By Walter J. O’Neill, Jr
Monmouth Beach – Superintendents around the state are under tremendous pressure since they have just a few weeks to develop and implement a plan on reopening schools. You would think that pressure would be more intensive for a new top administrator.
In Monmouth Beach Jessica Alfone, who was appointed superintendent last month, feels she is ready to handle the challenges during a pandemic. “I was very involved from the start in my former district, Middletown, and coming here to Monmouth Beach we have a very different dynamic,” said Alfone.
One of the biggest differences is Monmouth Beach has 230 students compared to 9,617 of her former district. “Class size will be very critical in the reopening of schools. We are very fortunate here that our average is 10-to-13 students per-class.”
Monmouth Beach sent out a parent survey and only five responded that they were uncomfortable sending their children back to school.
“Governor Murphy issued the ‘Road Back’ guidelines which addresses students and staff basic physical safety needs and the social emotional and environmental factors,” added Alfone.
The guidelines say that districts must do the best of their ability to allow for social distancing and face covers are required. They must also minimize the use of shared objects, and have hand sanitizing stations.
“One of the benefits of having smaller class sizes is that we are able to keep the desk six feet apart. Students will be required to wear a face mask when entering/leaving the building and walking throughout the facility. The only time they can remove it is when they are at their desk,” Alfone said.
Monmouth Beach is unique as they do not have to transport students to and from school and they do not provide lunch. “For our larger classes, we will be using the all-purpose room, art and music rooms,” said Alfone. As of now, the district will not be checking temperatures of students and staff. That will be something they are asked to do on their own before arriving at school.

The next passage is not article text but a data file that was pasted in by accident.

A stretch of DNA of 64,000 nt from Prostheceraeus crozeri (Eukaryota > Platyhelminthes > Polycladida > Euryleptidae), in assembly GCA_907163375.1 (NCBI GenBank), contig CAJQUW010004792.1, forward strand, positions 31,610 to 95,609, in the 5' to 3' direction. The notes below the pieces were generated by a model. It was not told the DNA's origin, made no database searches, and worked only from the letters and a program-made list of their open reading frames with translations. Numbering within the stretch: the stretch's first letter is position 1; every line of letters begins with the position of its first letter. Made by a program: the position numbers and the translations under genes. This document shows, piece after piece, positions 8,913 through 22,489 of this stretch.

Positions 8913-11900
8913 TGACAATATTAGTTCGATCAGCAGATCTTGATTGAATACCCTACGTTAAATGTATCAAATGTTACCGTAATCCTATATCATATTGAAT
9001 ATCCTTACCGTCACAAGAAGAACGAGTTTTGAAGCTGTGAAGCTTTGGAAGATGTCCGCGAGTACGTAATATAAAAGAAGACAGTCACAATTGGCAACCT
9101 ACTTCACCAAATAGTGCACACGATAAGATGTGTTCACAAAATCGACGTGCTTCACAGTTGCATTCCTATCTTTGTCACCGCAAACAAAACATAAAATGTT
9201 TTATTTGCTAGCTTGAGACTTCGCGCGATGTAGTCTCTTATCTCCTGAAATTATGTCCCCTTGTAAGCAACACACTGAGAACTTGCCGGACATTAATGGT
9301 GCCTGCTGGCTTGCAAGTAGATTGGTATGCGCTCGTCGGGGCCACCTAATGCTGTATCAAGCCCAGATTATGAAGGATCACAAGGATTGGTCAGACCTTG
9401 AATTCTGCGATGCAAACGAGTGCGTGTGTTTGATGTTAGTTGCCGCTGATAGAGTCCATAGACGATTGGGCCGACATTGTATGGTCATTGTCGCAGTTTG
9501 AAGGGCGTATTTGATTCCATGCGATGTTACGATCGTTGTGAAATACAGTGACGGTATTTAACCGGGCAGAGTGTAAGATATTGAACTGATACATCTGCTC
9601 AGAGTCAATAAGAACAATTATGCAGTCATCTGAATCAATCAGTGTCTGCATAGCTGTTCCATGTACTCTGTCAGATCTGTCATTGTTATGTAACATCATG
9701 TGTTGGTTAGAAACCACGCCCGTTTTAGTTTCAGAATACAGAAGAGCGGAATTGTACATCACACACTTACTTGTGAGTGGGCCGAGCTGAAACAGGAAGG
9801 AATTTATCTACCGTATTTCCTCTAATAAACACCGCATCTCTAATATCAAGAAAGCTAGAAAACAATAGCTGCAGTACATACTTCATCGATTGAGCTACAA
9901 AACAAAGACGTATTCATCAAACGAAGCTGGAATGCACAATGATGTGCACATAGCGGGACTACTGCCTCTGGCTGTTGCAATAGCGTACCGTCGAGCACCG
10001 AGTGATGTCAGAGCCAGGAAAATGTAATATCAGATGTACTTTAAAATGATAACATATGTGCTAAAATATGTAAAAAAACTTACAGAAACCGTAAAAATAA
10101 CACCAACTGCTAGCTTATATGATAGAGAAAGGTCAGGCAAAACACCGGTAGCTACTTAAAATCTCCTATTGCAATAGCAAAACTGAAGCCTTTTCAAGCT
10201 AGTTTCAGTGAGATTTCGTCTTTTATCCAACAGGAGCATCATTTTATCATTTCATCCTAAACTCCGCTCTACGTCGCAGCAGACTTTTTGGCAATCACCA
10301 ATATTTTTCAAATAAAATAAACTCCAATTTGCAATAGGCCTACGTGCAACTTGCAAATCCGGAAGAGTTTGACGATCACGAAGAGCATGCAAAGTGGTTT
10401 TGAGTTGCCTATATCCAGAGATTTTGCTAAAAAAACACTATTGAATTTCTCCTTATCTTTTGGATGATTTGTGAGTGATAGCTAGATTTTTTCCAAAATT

Centers for Disease Control and Prevention (CDC) recommend that districts consider cohorting. This is where groups of students and staff stay together throughout the day to minimize exposure for students, teachers and staff. Monmouth Beach will be using this model and according to Alfone will limit the number of special classes. Alfone stated that art and music teachers will be moving to classrooms instead of students moving to them.
“Our goal is to run as close to normal as possible. Of course, the new normal will not include visitors to the school and limited after school activities,” said Alfone. Monmouth Beach has also purchased clear plastic shields for the front office area, and three-sides clear desk shields for the Pre-K and kindergarten students.
For the students whose parents have chosen not to send them to school, their classes will be livestreamed. Alfone stated that the teachers have been very creative, innovative and resourceful and the board of education has been very supportive of the reopening plan. “Public health, student health and the health of the staff in the building are very important to use. We can manage the reopening with the numbers we have here in Monmouth Beach,” said Alfone.
Of course, if the governor decides to close schools again, Alfone and her staff will have a plan in place for virtual learning.